“Working the Dirt”

Posted by Tony Veney

hurdlersThe 100 meter and 110 meter hurdles events must be thought of as sprint events, and not an event where you dump the slow kids. So don’t fill your hurdler crew with those young people who were not able to make your top three or four flat 100-200 meter sprinters. Since pure acceleration, acceleration, transition to top end speed, top end speed, and speed maintenance are the same for the flat and short hurdle races, specificity in training approach is key.

RELATED: Complete Hurdle Training Program

Extensive analysis of good hurdling reveals:

  1. Acceleration does not end at the first hurdle, but continues through the 3rd-4th & 5th (around 30-45 meters). This should not be surprising since the same acceleration pattern for the flat 100 meters tops out around the same point in the race – sooner for less experienced sprinters).
  2. Stabilization of maximum velocity is extremely high through hurdles 6, 7, 8 and 9 (becoming more difficult as the race progresses). Speed endurance, more specifically rhythm endurance is well developed in more experienced hurdlers.
  3. Attacking the first 4 steps from the blocks with the same aggression one would see in the flat race is the set up for the hurdle take-off.
  4. Complete the last three strides before the hurdle with a more upright posture in order to run up to and through hurdle #1 quickly and powerfully. Avoid opening your stride, settling the hips (as in the high jump) causing the hips to drop just before the 1st hurdle. If the hips do settle, the likelihood of a trail or lead leg hit increases, or the fear of such contact will cause the hurdler to leap upward. Strides 6-8 should emphasize an increase in cadence much like the rhythm used when running between the hurdles.
  5. The attacking or “cut step” will refer to the trail leg foot. It will be this foot that will propel the hurdler up and through the barrier. The stride length of the cut step is shorter than the step before it so the foot can be placed under the center of mass. This foot placement forces the hurdler toward the hurdle without any settling or delay (also eliminating negative braking forces). This take-off technique requires an aggressive, lighter, but active ground contact.   This is the movement that causes the greatest trouble for the younger hurdlers. The speed they are moving can be a little scary, so they put their cut step well in front of the center of mass to delay the take-off, making it feel more comfortable and gives them more time to get over the hurdle without hitting it (not knowing that by delaying the take-off, they are actually setting themselves up for a hurdle hit). Younger hurdlers lack the visual steering ability more experienced hurdlers have who can “take in” hurdles flying at them at 8.5-9.14 meters per second. My younger hurdlers often tell me the hurdle is coming at them “Too Fast.” You know what too fast is? First place!! Unfortunately, this setting up for the hurdle causes the hurdler to bounce over and/or float the barrier. This causes a series of events to take place that further compromise the hurdler’s ability to run a good race:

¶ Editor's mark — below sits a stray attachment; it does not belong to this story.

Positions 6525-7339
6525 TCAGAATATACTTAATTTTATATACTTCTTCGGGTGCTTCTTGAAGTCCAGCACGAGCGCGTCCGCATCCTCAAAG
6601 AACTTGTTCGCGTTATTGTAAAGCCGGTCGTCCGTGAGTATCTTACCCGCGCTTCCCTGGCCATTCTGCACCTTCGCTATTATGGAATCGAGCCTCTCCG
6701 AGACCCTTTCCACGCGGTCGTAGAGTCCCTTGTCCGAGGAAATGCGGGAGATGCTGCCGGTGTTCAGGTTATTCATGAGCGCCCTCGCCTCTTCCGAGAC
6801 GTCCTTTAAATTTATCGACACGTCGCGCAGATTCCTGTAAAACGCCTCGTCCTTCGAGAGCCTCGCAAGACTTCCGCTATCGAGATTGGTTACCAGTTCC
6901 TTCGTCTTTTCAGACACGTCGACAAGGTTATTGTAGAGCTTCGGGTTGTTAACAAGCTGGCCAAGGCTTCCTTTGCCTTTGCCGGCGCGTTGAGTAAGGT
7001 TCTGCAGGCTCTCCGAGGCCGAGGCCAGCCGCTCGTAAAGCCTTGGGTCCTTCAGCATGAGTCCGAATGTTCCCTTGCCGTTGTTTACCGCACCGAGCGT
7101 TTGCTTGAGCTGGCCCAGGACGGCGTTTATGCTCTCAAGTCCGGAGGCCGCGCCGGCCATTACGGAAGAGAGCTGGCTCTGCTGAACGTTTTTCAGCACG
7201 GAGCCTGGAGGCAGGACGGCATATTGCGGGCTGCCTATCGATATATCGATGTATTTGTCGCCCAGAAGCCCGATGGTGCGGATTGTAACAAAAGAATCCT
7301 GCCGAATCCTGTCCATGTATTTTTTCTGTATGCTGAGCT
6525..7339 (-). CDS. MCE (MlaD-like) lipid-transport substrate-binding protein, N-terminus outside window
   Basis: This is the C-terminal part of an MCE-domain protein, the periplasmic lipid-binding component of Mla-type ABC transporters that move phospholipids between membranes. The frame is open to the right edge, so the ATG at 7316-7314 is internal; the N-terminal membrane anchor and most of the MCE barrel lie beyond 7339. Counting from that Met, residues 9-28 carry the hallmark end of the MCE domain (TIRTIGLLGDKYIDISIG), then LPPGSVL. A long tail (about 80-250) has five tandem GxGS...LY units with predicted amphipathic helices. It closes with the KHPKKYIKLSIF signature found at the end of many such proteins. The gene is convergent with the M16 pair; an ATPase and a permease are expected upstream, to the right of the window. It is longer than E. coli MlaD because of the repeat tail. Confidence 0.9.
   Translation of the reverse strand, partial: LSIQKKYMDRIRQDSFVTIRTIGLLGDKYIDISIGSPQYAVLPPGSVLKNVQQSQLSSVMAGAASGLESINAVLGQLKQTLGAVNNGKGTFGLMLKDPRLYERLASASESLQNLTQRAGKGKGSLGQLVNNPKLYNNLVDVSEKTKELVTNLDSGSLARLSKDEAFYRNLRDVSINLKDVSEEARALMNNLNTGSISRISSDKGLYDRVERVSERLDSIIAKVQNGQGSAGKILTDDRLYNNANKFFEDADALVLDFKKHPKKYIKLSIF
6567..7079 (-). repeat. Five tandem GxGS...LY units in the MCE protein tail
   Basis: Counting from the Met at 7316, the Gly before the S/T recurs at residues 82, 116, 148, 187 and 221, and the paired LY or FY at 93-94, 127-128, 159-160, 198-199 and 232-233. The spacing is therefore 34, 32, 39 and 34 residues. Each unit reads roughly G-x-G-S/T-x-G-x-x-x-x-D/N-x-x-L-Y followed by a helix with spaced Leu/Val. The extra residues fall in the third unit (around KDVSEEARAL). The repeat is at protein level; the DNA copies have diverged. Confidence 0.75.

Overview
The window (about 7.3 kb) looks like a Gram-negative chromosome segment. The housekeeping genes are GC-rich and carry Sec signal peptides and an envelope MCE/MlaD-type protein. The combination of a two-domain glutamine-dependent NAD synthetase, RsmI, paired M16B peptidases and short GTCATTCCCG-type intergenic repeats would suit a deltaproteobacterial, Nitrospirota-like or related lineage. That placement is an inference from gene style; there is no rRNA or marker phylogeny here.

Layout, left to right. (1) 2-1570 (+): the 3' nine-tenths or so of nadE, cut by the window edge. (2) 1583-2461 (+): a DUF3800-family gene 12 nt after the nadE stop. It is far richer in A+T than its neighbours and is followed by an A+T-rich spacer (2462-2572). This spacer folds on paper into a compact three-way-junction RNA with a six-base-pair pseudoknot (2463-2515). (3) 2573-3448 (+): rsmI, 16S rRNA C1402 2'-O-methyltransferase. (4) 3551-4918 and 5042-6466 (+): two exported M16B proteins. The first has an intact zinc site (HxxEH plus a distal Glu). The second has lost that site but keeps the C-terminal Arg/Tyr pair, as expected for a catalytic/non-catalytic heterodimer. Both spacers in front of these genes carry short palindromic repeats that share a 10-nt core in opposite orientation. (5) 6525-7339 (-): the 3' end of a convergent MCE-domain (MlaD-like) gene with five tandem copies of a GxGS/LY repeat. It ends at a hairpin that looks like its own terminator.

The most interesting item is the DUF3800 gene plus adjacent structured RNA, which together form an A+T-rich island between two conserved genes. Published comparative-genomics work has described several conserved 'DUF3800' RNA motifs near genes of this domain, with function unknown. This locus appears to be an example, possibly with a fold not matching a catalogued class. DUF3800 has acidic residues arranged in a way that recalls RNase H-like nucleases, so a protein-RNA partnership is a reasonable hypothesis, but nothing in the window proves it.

1. Poor set up at take-off (braking occurs)
    2. You decelerate into the hurdle
    3. You project upward over the hurdle instead of through it.
    4. You have to wait for the Bell Curve-like (instead of a flatter path) path through the air to finish before you can begin running to the next hurdle and you cannot aggressively attack the touchdown.
    5. The touchdown is passive making you wait for the ground to come up and hit you (and it’s the Planet Earth!) causing the touchdown leg to collapse (flat footed) slowing the trail leg.
    6. The trail step reaches out in front of the center of mass producing three braking steps as the hurdler attempts to lunge to the next hurdle. The young hurdler can feel their loss of speed and the only way they know how of getting some speed back is to swing with big arms and a big stride. They have no idea this is the very thing that is making them run slower and slower.
    7. The hurdler, realizing they no longer have enough speed to get to the remaining hurdles must now decide to alternate (4 steps) or cut all the way down to five steps.
    8. Imagine all of these things happening because of one poorly set up cut step into the hurdle. An active landing as the hurdler hits the cut step will give the hurdler the speed they need to run over the barrier preserving as much of their speed as possible for the coming hurdles.

The second part of this paper will cover lead and trail mechanics. Good Hunting!


Tony Veney - Tony Veney is entering his ninth season at the helm of the Pirates' men's and women's track and field teams, his 10th at Ventura College. He brings over 40 years of extensive track and field coaching and teaching experience from all levels of competition, and is a nationally certified instructor and lecturer. In the fall of 2017, Veney was awarded the Fred Wilt Coach/Educator of the Year Award by USA Track & Field. Coach Veney is a USATF Level I-II-III instructor with a master of coaching certificate. He is a regular speaker at national track and field clinics, and has produced and published several videos and books related to the specialized areas of sprints and hurdles. Veney is a 1976 graduate of UCLA with a degree in History. He was the former 800 meter record holder for the Bruins, and was a member of two NCAA outdoor track and field championship teams. He received his Master's Degree in physical education from Azusa Pacific University.

Related Posts

My Favorite Sprints, Hurdles, & Jumps Programs to Steal From

Discounted Hurdling Drills

Blizzard of 2015: Video Playlist

3 Ways to Teach Rhythm in the Sprint Hurdles

300 Hurdles & 400 Hurdles: Systems vs Philosophies